Matt Kartozian-US PRESSWIRE
"The ice surface is not simply a place to play a game. It is a space where ordinary children become hockey players."
What is it about a Zamboni that everyone finds so hypnotic? Everyone loves them, kids especially. Even the Dallas Stars have a tricked out Zamboni for kids to ride just for fun in between periods. Something about them is just so magical, just so enjoyable.
There's even a song about them. Odds are you just sang the words in your head just thinking about it. If you didn't, then click this link and listen to it. There aren't any songs about the maintenance devices for other sports. We don't hear about the water sprinklers for a football field, or those dirt-scraper-things that they use on the baseball diamond.
That's because the Zamboni is a special machine, that has a place reserved in every hockey fan's heart, even if they aren't sure why. We all want to drive the Zamboni.
One man, Gerald Morton, is lucky enough to do just that. And he offers his insight into what makes the Zamboni such an attention grabbing piece of hockey lore.
I am responsible for protecting and renewing a transformational space. The ice surface is not simply a place to play a game. It is a space where ordinary children become hockey players. It is a place of magic and mystery, outside the boundaries of ordinary society, where rituals turn children into adults and grownups are able to ignore the rules of their lives and simply play once more.
I guard the boundary of that space, and am responsible for its eternal return. The true power of a Zamboni operator comes from the acknowledgment that the space is mine until it is ritually cleaned by me and my machine. Hockey players will stand at an open doorway, with no physical boundary preventing access to the ice, until the Zamboni guy blesses the space by closing the Zamboni pit doors. Of course, the kids sometimes push this boundary and try to enter the space early. But, like any good Shaman of the mundane world, I jealously guard my sacred space.
It makes sense when you think about it. A guardian and protector of our hockey hopes and dreams. It's silly, of course, but at the same time, it strikes true.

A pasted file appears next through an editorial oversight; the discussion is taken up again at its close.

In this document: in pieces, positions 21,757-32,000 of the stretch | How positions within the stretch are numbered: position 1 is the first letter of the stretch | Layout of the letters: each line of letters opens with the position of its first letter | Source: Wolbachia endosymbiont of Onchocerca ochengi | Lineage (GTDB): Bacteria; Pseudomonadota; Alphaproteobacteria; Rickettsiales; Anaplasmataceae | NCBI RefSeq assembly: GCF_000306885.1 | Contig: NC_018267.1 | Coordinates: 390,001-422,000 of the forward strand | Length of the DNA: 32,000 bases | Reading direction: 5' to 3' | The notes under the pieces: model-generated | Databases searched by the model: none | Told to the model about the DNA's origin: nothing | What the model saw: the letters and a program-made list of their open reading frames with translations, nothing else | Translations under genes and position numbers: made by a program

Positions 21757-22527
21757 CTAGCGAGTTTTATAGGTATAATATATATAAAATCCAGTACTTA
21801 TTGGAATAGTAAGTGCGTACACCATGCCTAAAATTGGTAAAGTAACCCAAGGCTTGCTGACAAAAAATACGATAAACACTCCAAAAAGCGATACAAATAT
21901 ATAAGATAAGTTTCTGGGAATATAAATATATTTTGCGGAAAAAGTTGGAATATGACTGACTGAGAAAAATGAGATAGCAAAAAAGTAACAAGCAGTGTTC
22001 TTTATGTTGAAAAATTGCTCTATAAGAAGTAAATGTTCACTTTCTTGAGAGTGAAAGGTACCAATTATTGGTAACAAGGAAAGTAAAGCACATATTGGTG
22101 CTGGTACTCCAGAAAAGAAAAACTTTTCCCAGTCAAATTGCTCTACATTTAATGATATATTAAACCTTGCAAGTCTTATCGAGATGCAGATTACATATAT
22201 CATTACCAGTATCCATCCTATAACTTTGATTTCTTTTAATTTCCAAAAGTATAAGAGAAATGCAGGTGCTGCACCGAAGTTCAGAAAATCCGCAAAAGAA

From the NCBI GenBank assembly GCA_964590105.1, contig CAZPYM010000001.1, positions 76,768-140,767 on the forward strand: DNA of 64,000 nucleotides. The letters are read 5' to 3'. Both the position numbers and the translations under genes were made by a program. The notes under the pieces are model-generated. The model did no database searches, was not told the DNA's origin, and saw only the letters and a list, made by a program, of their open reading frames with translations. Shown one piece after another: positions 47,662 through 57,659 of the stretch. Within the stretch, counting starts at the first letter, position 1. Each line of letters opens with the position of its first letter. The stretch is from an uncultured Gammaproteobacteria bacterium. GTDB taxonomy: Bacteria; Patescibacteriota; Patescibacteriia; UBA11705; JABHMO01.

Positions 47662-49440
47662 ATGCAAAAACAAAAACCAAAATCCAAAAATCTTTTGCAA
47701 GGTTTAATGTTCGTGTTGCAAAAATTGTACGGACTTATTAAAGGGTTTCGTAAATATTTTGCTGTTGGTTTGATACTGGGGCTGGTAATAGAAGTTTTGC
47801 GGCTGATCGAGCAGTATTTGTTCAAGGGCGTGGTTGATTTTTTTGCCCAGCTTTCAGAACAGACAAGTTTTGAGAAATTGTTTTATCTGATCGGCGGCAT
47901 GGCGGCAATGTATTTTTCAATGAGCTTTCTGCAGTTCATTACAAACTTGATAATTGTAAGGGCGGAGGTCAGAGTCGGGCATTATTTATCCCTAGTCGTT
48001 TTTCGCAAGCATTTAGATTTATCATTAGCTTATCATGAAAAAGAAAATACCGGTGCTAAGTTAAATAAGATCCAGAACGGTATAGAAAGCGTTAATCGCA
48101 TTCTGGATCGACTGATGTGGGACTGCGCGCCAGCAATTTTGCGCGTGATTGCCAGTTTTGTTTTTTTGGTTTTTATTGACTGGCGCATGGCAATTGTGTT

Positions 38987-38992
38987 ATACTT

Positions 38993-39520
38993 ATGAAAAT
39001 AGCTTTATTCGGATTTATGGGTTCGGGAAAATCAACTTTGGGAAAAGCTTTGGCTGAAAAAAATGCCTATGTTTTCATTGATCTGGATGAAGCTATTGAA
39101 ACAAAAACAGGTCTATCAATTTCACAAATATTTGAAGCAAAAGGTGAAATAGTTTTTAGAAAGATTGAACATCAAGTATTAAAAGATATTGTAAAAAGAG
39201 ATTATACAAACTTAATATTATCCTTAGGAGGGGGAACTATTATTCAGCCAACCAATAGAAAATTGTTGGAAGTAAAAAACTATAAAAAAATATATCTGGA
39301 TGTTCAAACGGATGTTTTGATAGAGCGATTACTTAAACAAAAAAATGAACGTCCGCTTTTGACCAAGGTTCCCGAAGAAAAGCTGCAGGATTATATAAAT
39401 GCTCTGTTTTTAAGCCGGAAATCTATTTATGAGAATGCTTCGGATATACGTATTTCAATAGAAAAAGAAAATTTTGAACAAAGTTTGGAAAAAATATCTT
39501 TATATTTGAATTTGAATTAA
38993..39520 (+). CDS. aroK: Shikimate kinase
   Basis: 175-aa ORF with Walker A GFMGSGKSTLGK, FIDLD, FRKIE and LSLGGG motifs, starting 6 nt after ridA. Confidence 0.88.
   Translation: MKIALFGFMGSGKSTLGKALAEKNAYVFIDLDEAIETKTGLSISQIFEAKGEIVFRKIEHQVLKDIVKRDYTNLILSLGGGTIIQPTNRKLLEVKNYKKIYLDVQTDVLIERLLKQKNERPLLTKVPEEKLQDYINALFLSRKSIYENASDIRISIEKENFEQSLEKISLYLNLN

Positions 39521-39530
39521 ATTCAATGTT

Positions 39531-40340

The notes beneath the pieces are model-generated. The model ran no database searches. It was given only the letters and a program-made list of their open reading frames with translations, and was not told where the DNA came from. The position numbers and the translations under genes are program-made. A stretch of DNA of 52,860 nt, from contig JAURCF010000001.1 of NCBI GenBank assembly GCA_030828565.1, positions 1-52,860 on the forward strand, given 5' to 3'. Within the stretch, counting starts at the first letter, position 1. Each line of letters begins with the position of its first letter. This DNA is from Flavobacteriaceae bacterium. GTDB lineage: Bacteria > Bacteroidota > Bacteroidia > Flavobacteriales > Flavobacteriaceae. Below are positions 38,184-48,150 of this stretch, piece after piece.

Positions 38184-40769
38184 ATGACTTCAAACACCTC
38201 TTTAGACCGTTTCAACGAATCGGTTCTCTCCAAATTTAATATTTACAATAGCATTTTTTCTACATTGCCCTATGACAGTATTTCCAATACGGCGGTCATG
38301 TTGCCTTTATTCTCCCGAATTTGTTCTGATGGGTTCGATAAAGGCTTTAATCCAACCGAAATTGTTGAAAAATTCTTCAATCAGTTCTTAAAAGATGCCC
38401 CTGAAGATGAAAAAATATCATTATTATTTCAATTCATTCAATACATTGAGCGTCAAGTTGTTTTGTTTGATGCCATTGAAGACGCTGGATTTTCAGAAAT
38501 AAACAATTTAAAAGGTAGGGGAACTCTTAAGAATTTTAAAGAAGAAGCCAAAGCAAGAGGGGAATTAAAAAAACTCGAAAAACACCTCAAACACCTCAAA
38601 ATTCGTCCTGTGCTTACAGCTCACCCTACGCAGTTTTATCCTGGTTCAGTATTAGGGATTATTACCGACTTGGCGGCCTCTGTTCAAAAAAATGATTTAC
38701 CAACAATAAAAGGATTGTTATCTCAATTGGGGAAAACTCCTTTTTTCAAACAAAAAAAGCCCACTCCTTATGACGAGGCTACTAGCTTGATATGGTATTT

Gerald has a lot of interesting things to say on these ideas, so make sure you give his full article a read. If you love zambonis, it's worth it.
Coming up in today's links: Jamie Benn faces off against a future him, Manny Malholtra will miss the rest of the season, and a double helping of (extremely quick) daily videos.
- Mark Stepneski takes a look at the back to back woes of this season and last. As it turns out, the numbers aren't good. [Stars Inside Edge]
- With Ryan Kesler slated to return against when the Stars face the Canucks, Jamie Benn could be playing against the type of player that the Stars hope he will soon become. [Dallas News]
- Jamie Oleksiak was sent back to Austin yesterday, and that should make room for other defensemen to shine. [Dallas News]
- Kari Lehtonen gets some love in the Fantasy Hockey department. Not surprising if you have been watching the Stars at all this season. [NHL]
- Manny Malholtra is being put on long term injured reserve thanks to his nagging eye injury. It's possible that he may even have to retire because of it. [Globe And Mail]
- Speaking of devastating injuries, players are considering cut proof equipment after Erik Karlsson's injury a couple of days ago. It's a good move, if you ask me, since the NHL is the only league that sharpens their mobility equipment. [Globe And Mail]
- Down Goes Brown has his own rundown of the NHL injury report, and it's quite enjoyable. Ray Whitney even gets a special mention. [Down Goes Brown]
- Phoenix has an interesting way to sell tickets now -- and the prices are based on goals against. A "GOALden Ticket" is good until opponents score a total of 5 goals against the Coyotes. [Sports Illustrated]
- I couldn't decide between a couple of videos, so here they both are. The first you may have heard of already, with a bunch of Jagr lookalikes going to the game in Calgary. The second is a child scoring an Ovechkin-like goal from the ice. Both are awesome for completely different reasons.